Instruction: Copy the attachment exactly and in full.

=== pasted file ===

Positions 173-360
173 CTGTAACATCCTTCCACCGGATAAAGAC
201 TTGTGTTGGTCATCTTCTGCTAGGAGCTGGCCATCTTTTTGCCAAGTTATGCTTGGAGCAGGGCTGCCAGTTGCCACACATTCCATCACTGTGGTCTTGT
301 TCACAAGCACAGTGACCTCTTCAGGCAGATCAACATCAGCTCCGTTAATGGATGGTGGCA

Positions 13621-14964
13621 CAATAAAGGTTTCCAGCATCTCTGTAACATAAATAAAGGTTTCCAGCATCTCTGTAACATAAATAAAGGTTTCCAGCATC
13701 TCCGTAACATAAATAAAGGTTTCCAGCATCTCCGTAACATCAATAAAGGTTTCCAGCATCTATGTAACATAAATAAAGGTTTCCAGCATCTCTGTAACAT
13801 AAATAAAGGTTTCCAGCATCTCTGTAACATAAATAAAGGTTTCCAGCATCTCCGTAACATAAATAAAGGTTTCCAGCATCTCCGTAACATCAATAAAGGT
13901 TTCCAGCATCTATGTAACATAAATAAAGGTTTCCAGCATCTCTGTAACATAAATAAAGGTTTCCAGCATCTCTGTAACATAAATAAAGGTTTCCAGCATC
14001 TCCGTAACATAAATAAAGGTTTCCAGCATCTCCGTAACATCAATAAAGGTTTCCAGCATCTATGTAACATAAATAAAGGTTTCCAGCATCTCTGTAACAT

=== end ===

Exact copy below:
Positions 173-360
173 CTGTAACATCCTTCCACCGGATAAAGAC
201 TTGTGTTGGTCATCTTCTGCTAGGAGCTGGCCATCTTTTTGCCAAGTTATGCTTGGAGCAGGGCTGCCAGTTGCCACACATTCCATCACTGTGGTCTTGT
301 TCACAAGCACAGTGACCTCTTCAGGCAGATCAACATCAGCTCCGTTAATGGATGGTGGCA

Positions 13621-14964
13621 CAATAAAGGTTTCCAGCATCTCTGTAACATAAATAAAGGTTTCCAGCATCTCTGTAACATAAATAAAGGTTTCCAGCATC
13701 TCCGTAACATAAATAAAGGTTTCCAGCATCTCCGTAACATCAATAAAGGTTTCCAGCATCTATGTAACATAAATAAAGGTTTCCAGCATCTCTGTAACAT
13801 AAATAAAGGTTTCCAGCATCTCTGTAACATAAATAAAGGTTTCCAGCATCTCCGTAACATAAATAAAGGTTTCCAGCATCTCCGTAACATCAATAAAGGT
13901 TTCCAGCATCTATGTAACATAAATAAAGGTTTCCAGCATCTCTGTAACATAAATAAAGGTTTCCAGCATCTCTGTAACATAAATAAAGGTTTCCAGCATC
14001 TCCGTAACATAAATAAAGGTTTCCAGCATCTCCGTAACATCAATAAAGGTTTCCAGCATCTATGTAACATAAATAAAGGTTTCCAGCATCTCTGTAACAT